Maria Salud Ramirez Caballero: Woman believed to have inspired Pixar's Mama Coco dies at 109
MICHOACAN, MEXICO: Maria Salud Ramirez Caballero, the Mexican matriarch who is thought to have inspired the character of Mama Coco in the 2017 Disney and Pixar film 'Coco', died on Sunday, October 16. She was 109.
In order to find inspiration for the Rivera family, 'Coco' director and co-writer Lee Unkrich and his team reportedly spent two years in the Mexican provinces of Oaxaca and Guanajuato. The Caballero family insists that Mama Coco's appearance was based on Maria's likeness because she was photographed by a member of the production team. However, the claims have never been verified by Disney or Pixar.
Roberto Monroy, the Michoacan state of Mexico's secretary of tourism, announced her demise on Twitter. Caballero died at Santa Fe de la Laguna, where she was raised.
Monroy tweeted, "I deeply regret the death of Doña María Salud Ramírez Caballero, ‘Mamá Coco,' a tireless woman and example of life, who was the inspiration for this beloved character who went around the world."
Lamento profundamente el fallecimiento de Doña María Salud Ramírez Caballero, “Mamá Coco”, mujer incansable y ejemplo de vida, quien fuera inspiración para este amado personaje que dio la vuelta al mundo. Mis oraciones para su descanso y para que su familia encuentre resignación— ROBERTO MONROY G (@robertomonroy1) October 16, 2022
Along with Monroy, many "Coco" fans turned to Twitter to mourn her death.
One user tweeted, "I been crying all morning. bts are enlisted to the army and won't come back until 2025. i just found out MAMA COCO JUST DIED THIS MORNING. i'm going to watch coco tonight," while another tweet read, "Woke up to find out the real mama coco died," accompanied by an array of crying emojis.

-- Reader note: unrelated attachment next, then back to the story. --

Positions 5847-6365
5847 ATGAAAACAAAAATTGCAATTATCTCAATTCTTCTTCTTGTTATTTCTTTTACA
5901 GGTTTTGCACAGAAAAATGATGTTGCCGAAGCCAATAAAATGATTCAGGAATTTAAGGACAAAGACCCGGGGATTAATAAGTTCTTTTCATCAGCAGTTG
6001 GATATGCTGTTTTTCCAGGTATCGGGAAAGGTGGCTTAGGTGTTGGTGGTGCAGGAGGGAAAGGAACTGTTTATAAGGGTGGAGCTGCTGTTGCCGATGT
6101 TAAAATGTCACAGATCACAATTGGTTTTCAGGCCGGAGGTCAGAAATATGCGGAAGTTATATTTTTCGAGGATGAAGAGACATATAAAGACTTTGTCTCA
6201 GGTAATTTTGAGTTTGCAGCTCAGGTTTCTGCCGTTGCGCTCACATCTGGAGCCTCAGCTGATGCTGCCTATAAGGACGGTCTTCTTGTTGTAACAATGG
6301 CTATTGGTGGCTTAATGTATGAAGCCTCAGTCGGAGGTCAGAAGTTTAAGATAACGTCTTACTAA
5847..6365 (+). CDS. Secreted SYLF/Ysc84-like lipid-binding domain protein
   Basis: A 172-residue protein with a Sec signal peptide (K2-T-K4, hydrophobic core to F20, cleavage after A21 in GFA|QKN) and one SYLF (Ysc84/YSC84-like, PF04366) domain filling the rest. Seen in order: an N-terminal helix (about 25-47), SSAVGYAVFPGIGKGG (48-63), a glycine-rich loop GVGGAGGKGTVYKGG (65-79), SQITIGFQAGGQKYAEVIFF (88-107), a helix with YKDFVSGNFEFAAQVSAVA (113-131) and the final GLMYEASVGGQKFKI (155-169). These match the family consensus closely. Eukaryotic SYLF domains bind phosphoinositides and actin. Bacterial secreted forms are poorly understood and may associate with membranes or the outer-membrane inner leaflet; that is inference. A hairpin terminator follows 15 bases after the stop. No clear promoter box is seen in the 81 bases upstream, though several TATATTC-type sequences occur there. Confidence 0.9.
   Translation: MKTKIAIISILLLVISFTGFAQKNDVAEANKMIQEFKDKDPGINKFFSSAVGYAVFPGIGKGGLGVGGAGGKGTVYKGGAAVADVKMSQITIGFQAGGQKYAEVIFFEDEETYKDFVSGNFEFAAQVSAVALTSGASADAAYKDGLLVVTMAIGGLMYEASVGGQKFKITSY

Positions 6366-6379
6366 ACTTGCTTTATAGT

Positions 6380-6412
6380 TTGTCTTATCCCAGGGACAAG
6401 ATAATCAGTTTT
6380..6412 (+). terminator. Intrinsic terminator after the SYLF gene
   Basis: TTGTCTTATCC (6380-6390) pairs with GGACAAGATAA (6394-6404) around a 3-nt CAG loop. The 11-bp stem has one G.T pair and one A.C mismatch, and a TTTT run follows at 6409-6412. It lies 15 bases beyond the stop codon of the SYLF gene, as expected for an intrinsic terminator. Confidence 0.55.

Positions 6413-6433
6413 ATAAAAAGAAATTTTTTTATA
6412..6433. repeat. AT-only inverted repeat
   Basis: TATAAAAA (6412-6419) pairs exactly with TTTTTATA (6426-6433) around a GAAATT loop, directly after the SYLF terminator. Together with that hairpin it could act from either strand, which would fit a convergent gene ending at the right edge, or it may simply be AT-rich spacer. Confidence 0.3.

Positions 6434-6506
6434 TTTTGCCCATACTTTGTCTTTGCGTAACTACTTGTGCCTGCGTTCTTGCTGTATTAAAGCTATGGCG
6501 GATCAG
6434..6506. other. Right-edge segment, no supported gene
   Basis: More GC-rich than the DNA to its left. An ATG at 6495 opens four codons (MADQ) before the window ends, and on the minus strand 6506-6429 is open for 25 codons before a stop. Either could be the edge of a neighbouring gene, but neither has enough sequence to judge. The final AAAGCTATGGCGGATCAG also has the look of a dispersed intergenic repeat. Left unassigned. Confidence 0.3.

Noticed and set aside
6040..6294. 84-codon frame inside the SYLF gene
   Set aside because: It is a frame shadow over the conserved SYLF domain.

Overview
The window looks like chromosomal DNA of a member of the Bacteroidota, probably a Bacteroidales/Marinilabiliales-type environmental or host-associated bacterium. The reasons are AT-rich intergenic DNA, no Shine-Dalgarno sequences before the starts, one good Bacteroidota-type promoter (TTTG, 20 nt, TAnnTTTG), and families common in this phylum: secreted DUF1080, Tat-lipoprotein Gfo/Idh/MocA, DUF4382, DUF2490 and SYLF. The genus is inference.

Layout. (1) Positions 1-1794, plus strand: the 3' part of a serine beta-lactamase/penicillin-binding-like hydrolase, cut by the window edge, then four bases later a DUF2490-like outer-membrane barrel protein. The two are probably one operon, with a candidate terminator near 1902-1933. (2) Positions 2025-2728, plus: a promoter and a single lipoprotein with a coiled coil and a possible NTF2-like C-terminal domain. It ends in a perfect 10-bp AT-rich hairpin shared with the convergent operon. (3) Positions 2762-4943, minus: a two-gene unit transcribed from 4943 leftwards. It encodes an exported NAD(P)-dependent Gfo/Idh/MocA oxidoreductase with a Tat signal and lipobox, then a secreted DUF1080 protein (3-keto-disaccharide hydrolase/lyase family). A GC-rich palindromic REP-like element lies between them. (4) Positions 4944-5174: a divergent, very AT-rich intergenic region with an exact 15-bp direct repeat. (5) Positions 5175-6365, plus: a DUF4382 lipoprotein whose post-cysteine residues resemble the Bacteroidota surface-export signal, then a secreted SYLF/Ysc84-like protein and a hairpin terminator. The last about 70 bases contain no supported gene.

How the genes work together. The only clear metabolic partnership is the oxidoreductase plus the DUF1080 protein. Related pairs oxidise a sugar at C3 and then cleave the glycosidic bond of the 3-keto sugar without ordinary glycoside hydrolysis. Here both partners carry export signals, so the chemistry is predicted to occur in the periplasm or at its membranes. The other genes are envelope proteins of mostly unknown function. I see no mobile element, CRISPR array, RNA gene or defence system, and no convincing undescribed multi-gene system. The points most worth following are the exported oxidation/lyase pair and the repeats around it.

A tribute read, "RIP MAMA COCO. Sad I didn’t get to meet her before she passed but 109yo is a great life." Another user tweeted, "This movie touches close to the heart because Mama Coco reminded me of my dear grandmother and this ending is so beautiful and to me is THE best Disney movie ever. RIP María, I hope one day your family gets their royalties for a beautiful movie."
RIP MAMA COCO. Sad I didn’t get to meet her before she passed but 109yo is a great life. 🕊️— TROUBLE 🐝 (@NoRegretss2) October 17, 2022
This movie touches close to the heart because Mama Coco reminded me of my dear grandmother and this ending is so beautiful and to me is THE best Disney movie ever. RIP María, I hope one day your family gets their royalties for a beautiful movie https://t.co/9cMrbsw1pY pic.twitter.com/EDONedwTzI— B͞͞r͞͞o͞͞t͞͞h͞͞a͞͞ M͞͞o͞͞n͞͞t͞͞y͞͞ (@BrothaMonty) October 17, 2022
Acknowledging the team did indeed visit Santa Fe de la Laguna during their research, Unkrich admitted on Twitter that the hamlet became "a visual inspiration" for the movie. However, he disputed the suggestion that Caballero inspired Mama Coco, insisting no one on his team had ever met her.
No. And we never met her or her family. We did visit Santa Fe de la Laguna early on in our research, and it became a visual inspiration for Santa Cecelia. But at the time we visited, our story was completely different and Mamá Coco was not yet a character in our story.— Lee Unkrich (@leeunkrich) October 17, 2022
Later, Unkrich co-signed a letter advocating Mama Coco's representation as universal and published another tweet expressing his condolences.
I have deleted my tweet about this, and I regret engaging again. I know the truth and the family knows the truth, and I’ll leave it at that. I send my ❤️ to them. María was clearly a beautiful woman and a loving matriarch. 🇲🇽 https://t.co/LytMP72cYq— Lee Unkrich (@leeunkrich) October 17, 2022